8void setup() {
 9  // This baudrate must match the baudrate configured on the ODrive.
10  // Note that the default ODrive baudrate is 115200, so this example requires
11  // to change the baudrate on the ODrive accordingly (see docs for explanation),
12  odrive_serial.begin(19200);
14  Serial.begin(115200);
16  delay(10);
18  Serial.println("Waiting for ODrive...");
19  while (odrive.getState() == AXIS_STATE_UNDEFINED) {
20    delay(100);
21  }
23  Serial.print("DC voltage: ");
24  Serial.println(odrive.getParameterAsFloat("vbus_voltage"));
26  Serial.println("Enabling closed loop control...");
27  while (odrive.getState() != AXIS_STATE_CLOSED_LOOP_CONTROL) {
28    odrive.clearErrors();
29    odrive.setState(AXIS_STATE_CLOSED_LOOP_CONTROL);
30    delay(10);
31  }
33  Serial.println("ODrive running!");
36void loop() {
37  float SINE_PERIOD = 2.0f; // Period of the position command sine wave in seconds
39  float t = 0.001 * millis();
41  float phase = t * (TWO_PI / SINE_PERIOD);
43  odrive.setPosition(
44    sin(phase), // position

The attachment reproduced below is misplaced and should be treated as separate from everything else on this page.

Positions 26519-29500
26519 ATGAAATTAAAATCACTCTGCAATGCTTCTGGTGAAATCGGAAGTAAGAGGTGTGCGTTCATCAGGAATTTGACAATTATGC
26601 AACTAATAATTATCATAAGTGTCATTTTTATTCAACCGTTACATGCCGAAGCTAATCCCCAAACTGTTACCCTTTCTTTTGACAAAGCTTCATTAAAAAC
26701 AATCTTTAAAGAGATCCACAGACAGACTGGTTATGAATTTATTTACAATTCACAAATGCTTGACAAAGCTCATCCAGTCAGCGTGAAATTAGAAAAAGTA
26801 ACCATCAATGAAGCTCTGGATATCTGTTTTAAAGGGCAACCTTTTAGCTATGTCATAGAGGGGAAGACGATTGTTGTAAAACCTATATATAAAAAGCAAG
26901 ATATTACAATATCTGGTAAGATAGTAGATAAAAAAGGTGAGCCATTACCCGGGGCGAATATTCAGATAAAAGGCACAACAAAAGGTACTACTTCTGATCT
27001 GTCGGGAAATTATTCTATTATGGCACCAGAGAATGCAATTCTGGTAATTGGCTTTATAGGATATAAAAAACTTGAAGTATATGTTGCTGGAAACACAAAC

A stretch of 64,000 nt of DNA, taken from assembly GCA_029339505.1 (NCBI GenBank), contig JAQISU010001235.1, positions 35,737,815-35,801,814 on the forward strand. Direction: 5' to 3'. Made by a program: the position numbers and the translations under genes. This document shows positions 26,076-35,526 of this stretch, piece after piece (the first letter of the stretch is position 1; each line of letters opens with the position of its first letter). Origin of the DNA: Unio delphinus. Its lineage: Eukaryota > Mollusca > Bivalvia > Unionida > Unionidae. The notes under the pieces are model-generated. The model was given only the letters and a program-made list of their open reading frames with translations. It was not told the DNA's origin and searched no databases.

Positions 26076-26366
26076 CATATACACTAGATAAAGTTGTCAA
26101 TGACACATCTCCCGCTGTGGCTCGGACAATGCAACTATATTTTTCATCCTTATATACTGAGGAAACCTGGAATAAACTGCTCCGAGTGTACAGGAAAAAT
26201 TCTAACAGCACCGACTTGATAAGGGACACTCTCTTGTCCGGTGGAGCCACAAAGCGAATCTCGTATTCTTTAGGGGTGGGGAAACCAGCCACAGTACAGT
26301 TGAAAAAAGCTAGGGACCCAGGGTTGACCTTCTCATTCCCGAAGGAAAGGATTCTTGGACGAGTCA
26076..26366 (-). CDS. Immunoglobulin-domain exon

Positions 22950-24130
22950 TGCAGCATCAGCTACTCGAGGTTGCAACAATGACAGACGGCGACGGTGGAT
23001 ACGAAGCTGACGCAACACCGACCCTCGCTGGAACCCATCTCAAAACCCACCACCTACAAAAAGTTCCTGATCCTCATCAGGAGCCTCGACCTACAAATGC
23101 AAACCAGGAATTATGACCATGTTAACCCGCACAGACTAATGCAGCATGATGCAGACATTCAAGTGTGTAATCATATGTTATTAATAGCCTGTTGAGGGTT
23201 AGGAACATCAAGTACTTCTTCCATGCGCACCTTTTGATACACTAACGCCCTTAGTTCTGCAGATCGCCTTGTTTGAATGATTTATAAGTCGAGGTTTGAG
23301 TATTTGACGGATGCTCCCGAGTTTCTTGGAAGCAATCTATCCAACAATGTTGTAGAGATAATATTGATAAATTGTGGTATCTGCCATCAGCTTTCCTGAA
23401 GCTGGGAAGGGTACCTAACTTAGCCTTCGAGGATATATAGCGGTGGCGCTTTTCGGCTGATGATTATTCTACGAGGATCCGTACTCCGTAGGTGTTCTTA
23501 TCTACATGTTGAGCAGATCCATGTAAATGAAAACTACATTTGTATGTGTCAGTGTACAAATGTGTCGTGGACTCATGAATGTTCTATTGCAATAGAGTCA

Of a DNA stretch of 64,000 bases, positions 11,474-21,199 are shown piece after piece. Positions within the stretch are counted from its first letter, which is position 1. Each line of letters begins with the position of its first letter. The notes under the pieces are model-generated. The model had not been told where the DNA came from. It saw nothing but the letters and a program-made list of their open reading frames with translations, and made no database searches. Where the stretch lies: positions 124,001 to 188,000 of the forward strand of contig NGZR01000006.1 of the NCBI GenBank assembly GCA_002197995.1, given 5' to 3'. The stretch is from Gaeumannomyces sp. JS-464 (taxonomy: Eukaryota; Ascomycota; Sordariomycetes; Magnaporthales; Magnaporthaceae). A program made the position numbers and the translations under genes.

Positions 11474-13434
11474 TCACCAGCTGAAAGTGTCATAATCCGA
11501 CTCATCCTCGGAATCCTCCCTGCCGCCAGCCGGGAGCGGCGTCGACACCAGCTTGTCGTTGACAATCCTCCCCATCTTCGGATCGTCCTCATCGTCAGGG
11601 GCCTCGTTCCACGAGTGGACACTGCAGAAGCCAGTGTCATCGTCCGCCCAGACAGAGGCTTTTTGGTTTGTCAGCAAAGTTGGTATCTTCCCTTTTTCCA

45    cos(phase) * (TWO_PI / SINE_PERIOD) // velocity feedforward (optional)
46  );
48  ODriveFeedback feedback = odrive.getFeedback();
49  Serial.print("pos:");
50  Serial.print(feedback.pos);
51  Serial.print(", ");
52  Serial.print("vel:");
53  Serial.print(feedback.vel);
54  Serial.println();


Some boards (like Arduino Uno) have only one hardware UART, so this example uses SoftwareSerial for communicating with the ODrive, while the hardware serial is used for talking to the PC. However if you have the option, it’s preferrable to use a hardware serial port (Serial, Serial1, …) for better performance and reliability. See here for details.

Below is a screenshot of the expected output in the Arduino IDE’s Serial Monitor (Tools > Serial Monitor):

Serial monitor output

And here’s the Serial Plotter (Tools > Serial Plotter):

Serial plotter output


Arduino hangs at Waiting for ODrive...

Something appears to be wrong with the connection between Arduino and ODrive.

  • Comment out the while loop in setup(). This will make the Arduino continuously send setpoints, regardless of ODrive state. You can now inspect axis0.controller.input_pos in the GUI or odrivetool to see if it changes over time.

    • If yes, the Arduino => ODrive connection is working properly and the problem appears to be in the ODrive => Arduino direction. Double-check the corresponding wire.

    • If not, the Arduino => ODrive connection is not working properly. Double check all wires and the ODrive configuration.

  • If you have a logic analyzer or oscilloscope, measure the data lines in both directions.